As COVID-19 vaccines are distributed throughout Oregon, it reminds us to think deeply about immunizations and what we can do to protect our children and our community. Here at Our Children Oregon, we aim to elevate the importance of early childhood immunizations in laying the foundation for health and well-being. We advocate for early and routine immunizations to ensure our children are protected from preventable diseases so they can live safer and healthier lives.
When the pandemic began, a survey from the Oregon Health Authority (OHA) found that concerns “caused a “sharp reduction” in the routine immunization of children and adults over the last two months”. Nearly all (95%) clinics reported changing their immunization practices, and 65% reduced or limited their well-child visits. Prior to the pandemic, childhood immunization rates across the state had room to improve. Looking to these data, we are able to see where we are doing well and where our systems must improve around early and routine immunizations to better protect our children. By not vaccinating our children, we risk them catching preventable diseases and spreading them to the broader community. A recent reminder is that of the measles outbreak that happened in the northwest in 2019; measles is easily preventable with a vaccination however only if everyone does their part.
Childhood OHA 2019 immunization data:
- Approximately 2 in 7 (29%) of two-year olds were not fully vaccinated
- The immunization rate for two-year olds was 71%, failing to meet the Healthy People 2020 target of 80%
- Eight percent (8%) of Oregon kindergartners took non-medical exemptions from one or more vaccination (the highest in the country, tied with Idaho)
Ways to improve immunization rates:
- Inform families: We can improve immunization rates by educating families on when and where to get immunizations. Leading national health organizations including The American Academy of Family Physicians, the Centers for Disease Control and Prevention’s National Center for Immunization and Respiratory Diseases, and the American Academy of Pediatrics (whose statement is supported locally by the Oregon Pediatric Society) recommend routine immunizations to protect our children.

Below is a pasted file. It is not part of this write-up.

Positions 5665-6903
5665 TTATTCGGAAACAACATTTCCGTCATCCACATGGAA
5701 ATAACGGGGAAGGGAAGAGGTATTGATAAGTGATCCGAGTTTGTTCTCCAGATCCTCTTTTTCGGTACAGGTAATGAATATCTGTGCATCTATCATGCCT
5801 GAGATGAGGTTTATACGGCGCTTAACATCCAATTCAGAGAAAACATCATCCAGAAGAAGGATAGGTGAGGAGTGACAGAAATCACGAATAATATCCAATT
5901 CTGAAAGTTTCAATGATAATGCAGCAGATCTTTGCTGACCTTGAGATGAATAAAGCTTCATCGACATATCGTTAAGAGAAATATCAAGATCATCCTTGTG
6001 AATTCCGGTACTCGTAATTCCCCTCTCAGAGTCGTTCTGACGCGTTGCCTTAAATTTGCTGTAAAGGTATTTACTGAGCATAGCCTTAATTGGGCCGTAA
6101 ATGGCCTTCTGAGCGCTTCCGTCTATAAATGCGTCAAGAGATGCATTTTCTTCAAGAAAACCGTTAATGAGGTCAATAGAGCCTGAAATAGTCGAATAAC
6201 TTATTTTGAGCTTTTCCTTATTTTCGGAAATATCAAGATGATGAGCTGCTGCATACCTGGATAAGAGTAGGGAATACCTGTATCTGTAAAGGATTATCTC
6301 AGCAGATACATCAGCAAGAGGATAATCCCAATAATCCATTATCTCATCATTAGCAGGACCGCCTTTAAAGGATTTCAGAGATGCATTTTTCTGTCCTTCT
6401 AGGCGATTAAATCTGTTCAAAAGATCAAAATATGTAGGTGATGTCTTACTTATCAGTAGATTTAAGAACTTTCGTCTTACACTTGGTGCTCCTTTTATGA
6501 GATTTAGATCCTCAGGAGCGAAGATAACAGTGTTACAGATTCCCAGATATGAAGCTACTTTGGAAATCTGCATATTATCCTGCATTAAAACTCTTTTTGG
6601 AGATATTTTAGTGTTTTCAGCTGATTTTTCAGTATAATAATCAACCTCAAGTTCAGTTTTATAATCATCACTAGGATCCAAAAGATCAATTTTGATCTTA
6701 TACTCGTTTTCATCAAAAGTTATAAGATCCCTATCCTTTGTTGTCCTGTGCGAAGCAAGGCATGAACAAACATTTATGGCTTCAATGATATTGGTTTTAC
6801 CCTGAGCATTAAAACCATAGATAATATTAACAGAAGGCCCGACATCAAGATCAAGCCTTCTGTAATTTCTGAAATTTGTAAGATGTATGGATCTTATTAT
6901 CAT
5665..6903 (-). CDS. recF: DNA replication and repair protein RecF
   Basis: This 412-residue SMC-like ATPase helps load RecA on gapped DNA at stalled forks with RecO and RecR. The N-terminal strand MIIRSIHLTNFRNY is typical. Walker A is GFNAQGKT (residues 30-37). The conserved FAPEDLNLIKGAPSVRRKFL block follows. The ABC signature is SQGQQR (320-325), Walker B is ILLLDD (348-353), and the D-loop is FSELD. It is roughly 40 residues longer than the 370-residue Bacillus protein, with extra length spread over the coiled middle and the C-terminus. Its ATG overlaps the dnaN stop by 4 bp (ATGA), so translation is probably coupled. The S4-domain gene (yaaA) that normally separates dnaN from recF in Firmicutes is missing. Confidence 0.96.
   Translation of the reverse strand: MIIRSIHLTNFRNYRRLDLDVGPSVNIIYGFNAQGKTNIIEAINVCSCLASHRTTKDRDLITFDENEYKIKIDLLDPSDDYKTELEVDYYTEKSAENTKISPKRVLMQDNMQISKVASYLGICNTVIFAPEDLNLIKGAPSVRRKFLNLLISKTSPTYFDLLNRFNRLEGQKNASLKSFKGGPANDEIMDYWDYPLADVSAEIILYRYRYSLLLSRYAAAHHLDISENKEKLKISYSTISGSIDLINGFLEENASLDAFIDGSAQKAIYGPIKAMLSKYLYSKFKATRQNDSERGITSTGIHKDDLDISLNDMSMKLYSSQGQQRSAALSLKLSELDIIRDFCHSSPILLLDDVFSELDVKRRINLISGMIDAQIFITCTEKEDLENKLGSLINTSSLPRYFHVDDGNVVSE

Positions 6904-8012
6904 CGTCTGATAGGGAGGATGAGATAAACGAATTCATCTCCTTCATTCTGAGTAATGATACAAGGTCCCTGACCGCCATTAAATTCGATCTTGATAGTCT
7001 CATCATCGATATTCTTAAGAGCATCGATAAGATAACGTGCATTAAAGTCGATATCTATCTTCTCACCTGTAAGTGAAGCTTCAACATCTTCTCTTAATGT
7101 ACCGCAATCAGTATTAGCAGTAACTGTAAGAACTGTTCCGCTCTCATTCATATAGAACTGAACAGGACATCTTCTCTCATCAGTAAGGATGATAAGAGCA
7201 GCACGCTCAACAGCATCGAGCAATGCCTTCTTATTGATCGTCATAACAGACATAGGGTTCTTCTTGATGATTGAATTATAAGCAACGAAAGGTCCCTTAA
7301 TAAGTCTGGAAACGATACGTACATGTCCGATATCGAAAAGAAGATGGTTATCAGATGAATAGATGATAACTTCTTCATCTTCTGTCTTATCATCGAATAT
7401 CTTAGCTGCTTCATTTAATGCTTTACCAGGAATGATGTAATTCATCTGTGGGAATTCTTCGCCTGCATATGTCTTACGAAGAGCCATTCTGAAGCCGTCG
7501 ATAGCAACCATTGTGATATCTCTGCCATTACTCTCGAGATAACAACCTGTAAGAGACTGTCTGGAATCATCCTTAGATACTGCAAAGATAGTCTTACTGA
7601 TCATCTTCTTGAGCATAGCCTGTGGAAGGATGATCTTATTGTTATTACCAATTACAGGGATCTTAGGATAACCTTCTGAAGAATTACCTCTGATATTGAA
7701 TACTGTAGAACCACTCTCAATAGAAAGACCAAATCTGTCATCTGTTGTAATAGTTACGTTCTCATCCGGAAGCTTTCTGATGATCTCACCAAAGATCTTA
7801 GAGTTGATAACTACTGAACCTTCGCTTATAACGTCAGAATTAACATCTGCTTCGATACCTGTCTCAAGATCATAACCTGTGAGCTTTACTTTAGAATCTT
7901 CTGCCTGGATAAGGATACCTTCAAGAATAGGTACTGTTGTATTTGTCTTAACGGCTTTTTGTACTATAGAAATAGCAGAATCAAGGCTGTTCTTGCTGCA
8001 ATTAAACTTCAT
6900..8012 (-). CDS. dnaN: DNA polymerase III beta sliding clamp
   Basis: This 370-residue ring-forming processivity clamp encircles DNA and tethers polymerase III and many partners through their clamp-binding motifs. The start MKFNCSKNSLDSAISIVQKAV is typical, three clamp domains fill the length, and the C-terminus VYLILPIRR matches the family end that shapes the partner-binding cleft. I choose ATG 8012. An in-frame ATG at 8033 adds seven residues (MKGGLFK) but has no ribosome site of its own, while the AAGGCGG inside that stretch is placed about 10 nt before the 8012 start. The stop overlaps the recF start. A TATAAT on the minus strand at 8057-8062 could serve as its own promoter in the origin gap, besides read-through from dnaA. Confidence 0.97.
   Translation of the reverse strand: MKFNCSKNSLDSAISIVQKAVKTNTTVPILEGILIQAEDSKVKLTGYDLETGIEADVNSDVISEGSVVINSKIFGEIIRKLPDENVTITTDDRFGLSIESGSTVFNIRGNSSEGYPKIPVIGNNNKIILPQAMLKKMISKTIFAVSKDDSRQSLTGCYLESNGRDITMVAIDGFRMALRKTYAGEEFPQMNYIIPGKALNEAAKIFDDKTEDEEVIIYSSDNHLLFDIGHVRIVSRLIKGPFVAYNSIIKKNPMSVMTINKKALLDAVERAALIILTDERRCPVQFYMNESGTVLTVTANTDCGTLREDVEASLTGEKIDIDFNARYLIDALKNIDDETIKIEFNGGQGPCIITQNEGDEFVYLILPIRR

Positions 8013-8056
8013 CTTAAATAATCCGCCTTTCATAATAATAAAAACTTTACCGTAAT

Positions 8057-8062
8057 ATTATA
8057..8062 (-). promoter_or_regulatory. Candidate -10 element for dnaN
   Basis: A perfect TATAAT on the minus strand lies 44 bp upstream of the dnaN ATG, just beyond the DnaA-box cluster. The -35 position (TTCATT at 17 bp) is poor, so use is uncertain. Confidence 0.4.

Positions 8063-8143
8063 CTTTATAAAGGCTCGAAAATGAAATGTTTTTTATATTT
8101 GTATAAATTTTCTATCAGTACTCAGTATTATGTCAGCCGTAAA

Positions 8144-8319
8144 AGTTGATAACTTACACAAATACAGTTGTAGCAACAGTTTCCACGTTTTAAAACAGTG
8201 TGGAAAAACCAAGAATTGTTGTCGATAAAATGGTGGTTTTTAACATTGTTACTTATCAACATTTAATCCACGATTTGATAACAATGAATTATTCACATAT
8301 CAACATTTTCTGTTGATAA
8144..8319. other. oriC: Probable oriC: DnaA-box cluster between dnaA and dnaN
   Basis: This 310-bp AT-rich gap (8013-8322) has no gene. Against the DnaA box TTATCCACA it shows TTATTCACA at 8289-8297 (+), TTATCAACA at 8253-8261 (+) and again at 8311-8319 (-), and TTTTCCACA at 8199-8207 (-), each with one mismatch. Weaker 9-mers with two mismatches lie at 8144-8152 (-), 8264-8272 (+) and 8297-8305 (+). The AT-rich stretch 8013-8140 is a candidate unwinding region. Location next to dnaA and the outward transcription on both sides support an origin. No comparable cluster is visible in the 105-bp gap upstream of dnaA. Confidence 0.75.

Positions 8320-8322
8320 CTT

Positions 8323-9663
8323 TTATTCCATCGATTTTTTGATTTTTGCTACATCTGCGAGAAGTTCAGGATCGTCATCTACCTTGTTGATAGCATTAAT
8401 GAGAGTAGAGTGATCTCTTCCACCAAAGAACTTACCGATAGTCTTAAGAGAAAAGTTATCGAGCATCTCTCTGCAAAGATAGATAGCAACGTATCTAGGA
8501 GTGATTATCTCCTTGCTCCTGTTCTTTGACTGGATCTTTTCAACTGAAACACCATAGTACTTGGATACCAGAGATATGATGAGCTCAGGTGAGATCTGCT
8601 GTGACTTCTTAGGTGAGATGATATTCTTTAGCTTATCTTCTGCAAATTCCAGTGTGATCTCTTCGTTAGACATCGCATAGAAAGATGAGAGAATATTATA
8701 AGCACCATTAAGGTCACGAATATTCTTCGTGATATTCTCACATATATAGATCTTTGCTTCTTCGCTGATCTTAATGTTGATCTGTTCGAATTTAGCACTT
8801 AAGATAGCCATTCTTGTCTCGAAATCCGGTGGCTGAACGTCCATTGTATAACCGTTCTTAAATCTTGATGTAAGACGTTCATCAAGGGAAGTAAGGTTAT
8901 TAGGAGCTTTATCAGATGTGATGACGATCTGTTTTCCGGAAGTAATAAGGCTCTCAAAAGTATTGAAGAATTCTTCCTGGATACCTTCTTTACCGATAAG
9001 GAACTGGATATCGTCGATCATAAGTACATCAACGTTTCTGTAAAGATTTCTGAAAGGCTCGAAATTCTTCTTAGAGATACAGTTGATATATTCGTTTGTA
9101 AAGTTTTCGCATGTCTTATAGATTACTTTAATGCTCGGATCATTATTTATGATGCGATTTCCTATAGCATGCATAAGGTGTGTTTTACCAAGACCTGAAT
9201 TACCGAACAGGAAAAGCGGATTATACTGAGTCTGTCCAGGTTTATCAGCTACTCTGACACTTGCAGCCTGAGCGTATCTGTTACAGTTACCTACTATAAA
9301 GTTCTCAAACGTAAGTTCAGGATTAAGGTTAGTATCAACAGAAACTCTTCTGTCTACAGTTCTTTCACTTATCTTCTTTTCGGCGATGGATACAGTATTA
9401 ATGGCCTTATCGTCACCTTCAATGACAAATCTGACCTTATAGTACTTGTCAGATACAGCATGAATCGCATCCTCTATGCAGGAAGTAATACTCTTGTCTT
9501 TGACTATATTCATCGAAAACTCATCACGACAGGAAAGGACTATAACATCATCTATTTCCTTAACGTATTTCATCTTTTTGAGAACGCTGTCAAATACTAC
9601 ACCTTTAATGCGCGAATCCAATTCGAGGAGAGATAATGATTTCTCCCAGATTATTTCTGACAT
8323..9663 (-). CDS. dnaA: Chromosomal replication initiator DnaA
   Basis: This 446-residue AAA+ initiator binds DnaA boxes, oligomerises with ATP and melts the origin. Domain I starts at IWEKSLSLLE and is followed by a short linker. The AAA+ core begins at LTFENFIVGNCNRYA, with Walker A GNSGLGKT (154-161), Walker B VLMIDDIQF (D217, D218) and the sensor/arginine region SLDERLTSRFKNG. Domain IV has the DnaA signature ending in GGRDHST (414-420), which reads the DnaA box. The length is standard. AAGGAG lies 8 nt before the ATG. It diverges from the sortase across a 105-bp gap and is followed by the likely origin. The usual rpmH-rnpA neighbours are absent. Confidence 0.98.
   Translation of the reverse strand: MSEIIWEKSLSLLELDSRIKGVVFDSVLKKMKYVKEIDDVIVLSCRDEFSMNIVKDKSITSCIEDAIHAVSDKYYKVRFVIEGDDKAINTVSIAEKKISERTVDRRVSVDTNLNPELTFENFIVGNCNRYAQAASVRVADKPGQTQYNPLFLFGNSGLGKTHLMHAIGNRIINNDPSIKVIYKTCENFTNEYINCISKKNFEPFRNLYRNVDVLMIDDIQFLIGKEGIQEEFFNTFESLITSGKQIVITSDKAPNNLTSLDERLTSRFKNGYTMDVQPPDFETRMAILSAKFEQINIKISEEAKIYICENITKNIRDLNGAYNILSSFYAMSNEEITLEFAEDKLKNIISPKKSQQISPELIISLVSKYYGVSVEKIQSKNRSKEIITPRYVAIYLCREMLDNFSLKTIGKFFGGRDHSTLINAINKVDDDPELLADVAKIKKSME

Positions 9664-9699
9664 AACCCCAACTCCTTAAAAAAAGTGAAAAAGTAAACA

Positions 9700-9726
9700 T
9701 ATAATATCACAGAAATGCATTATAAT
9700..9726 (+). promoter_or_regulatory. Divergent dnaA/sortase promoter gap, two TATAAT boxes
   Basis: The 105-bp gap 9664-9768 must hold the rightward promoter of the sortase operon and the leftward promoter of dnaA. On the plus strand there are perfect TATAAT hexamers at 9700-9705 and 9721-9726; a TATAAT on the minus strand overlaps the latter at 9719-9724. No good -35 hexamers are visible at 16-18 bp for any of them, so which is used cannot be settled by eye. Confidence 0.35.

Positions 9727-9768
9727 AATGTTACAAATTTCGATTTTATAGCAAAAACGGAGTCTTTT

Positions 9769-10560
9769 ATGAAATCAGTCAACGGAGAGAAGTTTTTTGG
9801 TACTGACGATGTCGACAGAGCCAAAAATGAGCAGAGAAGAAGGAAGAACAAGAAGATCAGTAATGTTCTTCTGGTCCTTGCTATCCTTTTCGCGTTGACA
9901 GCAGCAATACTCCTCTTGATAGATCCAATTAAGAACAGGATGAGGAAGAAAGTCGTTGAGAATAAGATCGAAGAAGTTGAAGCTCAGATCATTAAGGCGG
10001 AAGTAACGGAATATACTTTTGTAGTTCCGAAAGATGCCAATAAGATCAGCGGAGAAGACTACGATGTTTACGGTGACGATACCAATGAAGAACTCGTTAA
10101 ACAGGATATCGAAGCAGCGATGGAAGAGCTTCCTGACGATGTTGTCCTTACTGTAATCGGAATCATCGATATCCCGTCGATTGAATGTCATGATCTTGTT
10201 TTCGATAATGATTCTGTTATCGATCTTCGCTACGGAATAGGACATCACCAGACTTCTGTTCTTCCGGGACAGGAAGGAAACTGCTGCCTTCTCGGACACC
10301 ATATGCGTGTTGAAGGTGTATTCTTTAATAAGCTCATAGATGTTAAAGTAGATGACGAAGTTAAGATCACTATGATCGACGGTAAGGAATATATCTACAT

- Increase access: It can be more difficult for families that live in remote or rural areas to access their primary care provider (PCP) or other medical professional that can vaccinate their children. A report from the Oregon Office of Rural Health found that those who lived in rural areas had to drive nearly twice as long to get to their PCP (25 minutes) than the overall average (~13 minutes)
Did you know? Recent legislation passed that has allowed dentists in Oregon to administer vaccinations too.
- Monitor the data. Continue to track immunization data to understand the status of childhood protection against preventable disease across all populations and regions of the state.
- Revisit current policy: Current immunization policy allows non-medical (philosophical or religious) exemptions for vaccinations, resulting in Oregon having the highest rate of non-medically exempt kindergartners in the nation (tied with Idaho). Oregon’s current policy for non-medical exemptions requires parents either watch an education module and submit a certificate of completion, or go to a health care provider and have them sign a Vaccine Education Certificate; almost all exemptions are achieved by the do-it-yourself option.
To better protect our children against vaccine-preventable diseases, Our Children Oregon advocates to remove non-medical exemptions as part of the 2021 Children’s Agenda and encourage parents to consult with a health care provider in order to understand all the information relating to immunizations.